Mitch Marner is quickly out-growing the Ontario Hockey League (OHL). Not in stature, he's listed at 5-11 and 164 pounds by his London Knights, but simply as a hockey player. In a 5-1 win over the Ottawa 67's on Saturday afternoon, where he put together a three-point game for the 22nd time this season (in 48 games), that much was clear.
On his first shift of the game, Marner, the Leafs fourth overall selection in 2015, made three clean passes to the slot. On his very next shift, he picked up two shots on goal.
Playing on a line with projected top-10 pick in the 2016 NHL Draft Matthew Tkachuk, and OHL standout and Coyotes prospect Christian Dvorak, Marner looked at ease.
After drawing a slashing penalty in the high slot on his third shift of the game when Canadiens prospect Jeremiah Addison broke his stick into two pieces to prevent a scoring chance, Marner didn't slow down.
After drawing the penalty at the tail end of a shift, Marner proceeded to play the entirety of the 2-minute powerplay, hitting the post once before picking up the 'third assist' on a play that saw Tkachuk and fellow Leafs prospect JJ Piccinich find Dvorak for the opening goal.
Not the only time he played an extended shift in the game, Marner -- who is playing at a more than two points per game pace for the second consecutive season -- then passed up a wide open net and easy goal to find Tkachuk for the 2-0 lead on an unsuspecting pass.
Playing in all situations, including primary usage as a penalty killer (even down 5-on-3), Marner held onto the puck every chance he could. Twice on the penalty kill, he stepped around a forechecker with a deke in the neutral zone to turn back towards his goal.
After picking up his second assist of the game on a pass from below the goal line to teammate Aaron Berisha in the slot, Marner broke the 100-point mark for the second consecutive season.
Late in the second period, his line created four consecutive zone entries (one of which Marner exited for only to re-enter because his teammates were well-covered), passing the puck between themselves to create chances off the rush and on the cycle.
Just once Marner's confidence cost him, as he tried to feather the puck to himself one too many times at the offensive zone blueline only to turn it over and take a tripping penalty.
After the Knights successfully killed off the penalty, he took over in the third period.
Shortly after his line cycled for nearly a minute in the offensive zone, Marner picked up his third point on a pass to Tkachuk down low, opening up the cross-crease lane for Dvorak's second goal of the game and the decisive 5-1 lead. Moments later, he drew his second penalty of the game after he was hit from behind by 67's forward Trent Mallette.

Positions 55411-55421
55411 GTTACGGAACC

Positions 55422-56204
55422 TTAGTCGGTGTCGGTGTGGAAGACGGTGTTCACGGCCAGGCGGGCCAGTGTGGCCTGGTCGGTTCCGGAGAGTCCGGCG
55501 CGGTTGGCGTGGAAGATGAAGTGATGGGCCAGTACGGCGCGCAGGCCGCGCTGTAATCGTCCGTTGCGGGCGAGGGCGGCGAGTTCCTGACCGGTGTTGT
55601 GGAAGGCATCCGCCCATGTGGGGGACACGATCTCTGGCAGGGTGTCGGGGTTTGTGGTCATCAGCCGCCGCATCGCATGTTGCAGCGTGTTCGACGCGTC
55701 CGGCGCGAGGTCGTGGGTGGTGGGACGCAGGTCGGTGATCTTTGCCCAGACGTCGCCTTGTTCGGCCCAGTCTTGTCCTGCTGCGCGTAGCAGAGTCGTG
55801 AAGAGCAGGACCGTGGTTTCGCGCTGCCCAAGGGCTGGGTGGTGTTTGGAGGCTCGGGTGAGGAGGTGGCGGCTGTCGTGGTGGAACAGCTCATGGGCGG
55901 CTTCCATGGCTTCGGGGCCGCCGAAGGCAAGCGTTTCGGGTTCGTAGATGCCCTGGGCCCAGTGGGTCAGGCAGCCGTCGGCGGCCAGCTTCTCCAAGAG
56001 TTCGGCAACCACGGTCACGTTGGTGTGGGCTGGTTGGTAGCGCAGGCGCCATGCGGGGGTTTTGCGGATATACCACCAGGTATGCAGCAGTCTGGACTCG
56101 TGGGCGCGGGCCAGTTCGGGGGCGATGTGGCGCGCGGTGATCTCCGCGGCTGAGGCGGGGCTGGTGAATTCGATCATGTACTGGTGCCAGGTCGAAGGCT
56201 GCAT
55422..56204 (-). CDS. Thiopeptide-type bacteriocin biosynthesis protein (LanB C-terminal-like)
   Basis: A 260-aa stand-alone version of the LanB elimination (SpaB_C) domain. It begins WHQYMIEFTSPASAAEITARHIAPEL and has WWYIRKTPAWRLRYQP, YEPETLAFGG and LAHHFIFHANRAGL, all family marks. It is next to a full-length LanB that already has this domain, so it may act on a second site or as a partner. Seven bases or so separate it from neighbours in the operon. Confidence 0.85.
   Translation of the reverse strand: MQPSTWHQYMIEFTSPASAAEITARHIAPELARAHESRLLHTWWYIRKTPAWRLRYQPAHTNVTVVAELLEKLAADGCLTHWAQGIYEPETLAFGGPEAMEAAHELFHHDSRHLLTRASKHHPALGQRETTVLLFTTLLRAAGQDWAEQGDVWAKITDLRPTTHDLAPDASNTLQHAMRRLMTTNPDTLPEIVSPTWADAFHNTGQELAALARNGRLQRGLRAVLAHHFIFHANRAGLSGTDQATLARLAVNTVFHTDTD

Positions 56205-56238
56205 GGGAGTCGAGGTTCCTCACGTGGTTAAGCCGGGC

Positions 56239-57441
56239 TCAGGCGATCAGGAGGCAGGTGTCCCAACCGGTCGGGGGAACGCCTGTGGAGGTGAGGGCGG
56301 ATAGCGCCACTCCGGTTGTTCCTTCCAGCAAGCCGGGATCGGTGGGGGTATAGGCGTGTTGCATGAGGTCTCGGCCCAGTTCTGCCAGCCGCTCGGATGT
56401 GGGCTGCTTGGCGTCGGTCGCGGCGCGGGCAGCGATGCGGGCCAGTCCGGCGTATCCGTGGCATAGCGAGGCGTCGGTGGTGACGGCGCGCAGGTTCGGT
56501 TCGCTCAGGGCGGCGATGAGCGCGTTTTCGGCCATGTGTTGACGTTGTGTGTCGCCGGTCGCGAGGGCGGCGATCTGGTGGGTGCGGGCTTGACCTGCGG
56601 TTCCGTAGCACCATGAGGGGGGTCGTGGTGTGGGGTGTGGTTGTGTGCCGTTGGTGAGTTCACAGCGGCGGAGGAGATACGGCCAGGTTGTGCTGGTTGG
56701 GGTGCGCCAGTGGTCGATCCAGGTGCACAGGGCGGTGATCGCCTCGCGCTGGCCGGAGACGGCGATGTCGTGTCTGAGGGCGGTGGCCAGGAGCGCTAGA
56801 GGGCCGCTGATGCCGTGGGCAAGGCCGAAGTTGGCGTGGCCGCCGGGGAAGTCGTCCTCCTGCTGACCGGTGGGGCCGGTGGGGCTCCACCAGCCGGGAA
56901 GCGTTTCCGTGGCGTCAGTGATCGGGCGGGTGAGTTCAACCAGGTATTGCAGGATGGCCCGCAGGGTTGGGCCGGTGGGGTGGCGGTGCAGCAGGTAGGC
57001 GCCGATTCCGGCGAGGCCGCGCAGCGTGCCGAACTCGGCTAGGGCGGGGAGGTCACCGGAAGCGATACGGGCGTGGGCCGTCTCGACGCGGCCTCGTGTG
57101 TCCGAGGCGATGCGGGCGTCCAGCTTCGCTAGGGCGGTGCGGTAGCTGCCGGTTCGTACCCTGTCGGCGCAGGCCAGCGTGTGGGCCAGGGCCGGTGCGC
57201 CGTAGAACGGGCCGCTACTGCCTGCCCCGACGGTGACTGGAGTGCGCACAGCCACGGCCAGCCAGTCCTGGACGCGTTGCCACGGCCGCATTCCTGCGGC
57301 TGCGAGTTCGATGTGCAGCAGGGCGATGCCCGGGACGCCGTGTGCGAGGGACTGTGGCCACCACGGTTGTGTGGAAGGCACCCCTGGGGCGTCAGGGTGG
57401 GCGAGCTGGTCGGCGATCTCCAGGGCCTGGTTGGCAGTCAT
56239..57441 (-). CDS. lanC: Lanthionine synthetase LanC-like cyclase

With the three-point night, Marner added to one of his best months of the year. Through 12 games in February, he now has 28 points. He has been held off the scoresheet just four times on the season.
At times, it appeared he and his linemates -- all destined for the NHL -- were toying with the 67's.
For head coach Dale Hunter, brother to Leafs director of player personnel Mark, the top line -- led by Marner -- is almost unstoppable.
"You can see how they move the puck, they pass the puck very well, there's no selfishness among them and whoever scores scores," Hunter said after the game. "That's why they're so hard to play against."
Marner credits a sixth sense for his line's success.
"We've always known where each other are going to be and it's nice to have that kind of relationship on the ice," Marner said. "It's pretty special."
But Marner has been unstoppable in his own right and the Leafs are happy with how he's developed, Hunter said.
"They (the Leafs) come to watch him a lot and they hope for big things for him and it's well-deserved," he said of his co-captain (Marner shares the duties with Dvorak but was wearing the 'C' in Ottawa). "As much as he gets points, he cares about winning and losing and that's how you win games."
The Leafs have encouraged Marner to continue to push himself. He talks to them after every few games and "they're always watching."
Hunter is teaching a defence-first mentality, which allows Marner to continue to work on his game. He knows there's not much more he can do offensively.
"It comes from defence first, that's what we're always told and that's what we've focused on right from the get-go," Marner said. "We all know we're talented up front we just have to make sure we keep our d-zone safe and then we can get the offence going."
And he's focused on pushing himself in London while trying not to pay too close attention to the Leafs. Early in his OHL career Marner was nervous before games, but now he said he can just focus on hockey.
You just want to go out and do the best you can do, that's kind of my major thing," he said.
While he doesn't have goals for himself personally, he's trying to focus on being a leader. He wants to help the draft-eligible Knights -- teammates Max Jones, Olli Juolevi, Tkachuk, and Victor Mete are all potential first round picks -- through the process.
"You don't want to get them under pressure, that's the most stressful thing during your draft year is feeling like your stressed," he said. "I always just tell them to just play another year of hockey, there's just a little more eyes on you but focus on your game."
Soon, there will be a lot more eyes on the budding star, and he'll have to heed his own advice.
There's more attention that comes with Marner than with other top prospects that have come through London because he's a Leafs prospect, Hunter said with a laugh.
And Marner might just be ready.